Now watch that justified publican go home, for his walk home represents the path of life trod by every jus- tified believer. Jesus said of him, “This man went down to his house justified” (Luke 18:14). Jesus said nothing more about that man’s walk, but the rest of Scripture explains that the believer who has been justified walks in good works on the straight and narrow path of obe- dience. It was the practice of our Lord to bid farewell to sinners whom He saved by sending them home with the exhortation, “Go and sin no more” (John 8:11), or “Sin no more lest a worse thing come unto thee” (John 5:14). The justified believer is exhorted to walk in the Spirit bearing the fruit of the Spirit (Gal. 5:16-26), and those who are freed from condemnation in the wonder of justification do walk after the Spirit (Rom. 8:1).
Going home with profound gratitude and ardent love for his God, the justified believer is more careful and solicitous than ever to walk not in the counsel of the
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ungodly but in the undefiled way marked out by God’s law. The faith by which he is justified without works is the faith that bears fruit. In contrast to the guilty and proud unbeliever who is not planted into Christ, who does not know God and His favor, and whose walk is characterized by disobedience, the believing child of God lives out of his faith in Christ by living a life of obedience. Thus, you can be sure that if the publican of Jesus’ parable had spotted a wounded traveler ignored by every passer-by and dying in the ditch, he would have reached down and shown to his pitiful neighbor the same mercy his Redeemer had shown to him.
The experience of covenant fellowship
The one path of life trod by the justified believer is the path of obedience marked out by God’s law, and on that path the believer walks in sweet communion with his covenant God, delighting in Him, enjoying Him, worshiping and serving Him. Not on account of his own obedience, but on account of the imputed righteousness of Jesus Christ received by faith, the believer has sweet peace with his God and a way of access unto all the blessed and pleasurable experiences of joy that are at God’s right hand. Whereas prior to being justified he cowered before the holy God at whom he dared not steal a glance, now being declared righteous and receiving that reality and the assurance of it by faith, the believer cherishes and delights in the light of God’s fatherly countenance shining upon him. Like the sinful woman Jesus forgave, the justified publican and every justified believer walks home to the sweet tune of Jesus’ effectual farewell, “Thy faith hath saved thee, go in peace” (Luke 7:50). He walks in peace with God his Friend.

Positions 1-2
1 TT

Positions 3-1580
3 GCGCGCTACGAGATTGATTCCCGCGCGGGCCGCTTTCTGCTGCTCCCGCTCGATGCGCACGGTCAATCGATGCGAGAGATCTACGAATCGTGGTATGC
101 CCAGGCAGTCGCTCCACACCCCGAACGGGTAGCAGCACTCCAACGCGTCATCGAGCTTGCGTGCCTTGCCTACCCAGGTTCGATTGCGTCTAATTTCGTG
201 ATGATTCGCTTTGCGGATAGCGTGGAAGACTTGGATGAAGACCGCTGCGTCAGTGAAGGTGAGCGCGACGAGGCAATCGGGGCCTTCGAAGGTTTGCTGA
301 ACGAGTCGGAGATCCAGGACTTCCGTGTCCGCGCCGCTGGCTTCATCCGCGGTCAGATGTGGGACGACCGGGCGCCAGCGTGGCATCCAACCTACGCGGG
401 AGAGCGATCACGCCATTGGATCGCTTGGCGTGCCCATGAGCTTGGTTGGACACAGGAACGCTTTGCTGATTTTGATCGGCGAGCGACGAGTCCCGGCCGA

This was true of Abraham. Abraham was justified by faith alone (Gen. 15, Romans 4). Consequently, Abra- ham not only walked in love for and obedience to God, demonstrating his faith by his offering up of Isaac upon the altar (Gen. 22, James 2), but Abraham walked in covenant communion with his God. Being reconciled to God through God’s offering up of His own Son accord- ing to promise, Abraham was called the friend of God and walked with God in all the sweet communion and happiness that characterizes true friendship (James 2:23).
For the preservation of the gospel of grace, it is im- portant that we understand and insist that the believer’s good works of obedience do not obtain or gain for him the experience of fellowship with God. The believer’s doing of good works is not the condition of, the cause of, the ground of, or the way of access into that blessed experience. His good works of obedience are not first and foundational as that which he must perform in or- der to experience covenant fellowship with God. Salva-
tion is by grace, through faith, and not of works (Eph. 2:8-9). When God saves us by delivering us out of all the miserable experiences of sin and death, and deliver- ing us into all the wonderful experiences of union with Christ and life in the bond of the covenant, He does not save us by our works, but by grace, through faith in Christ’s works.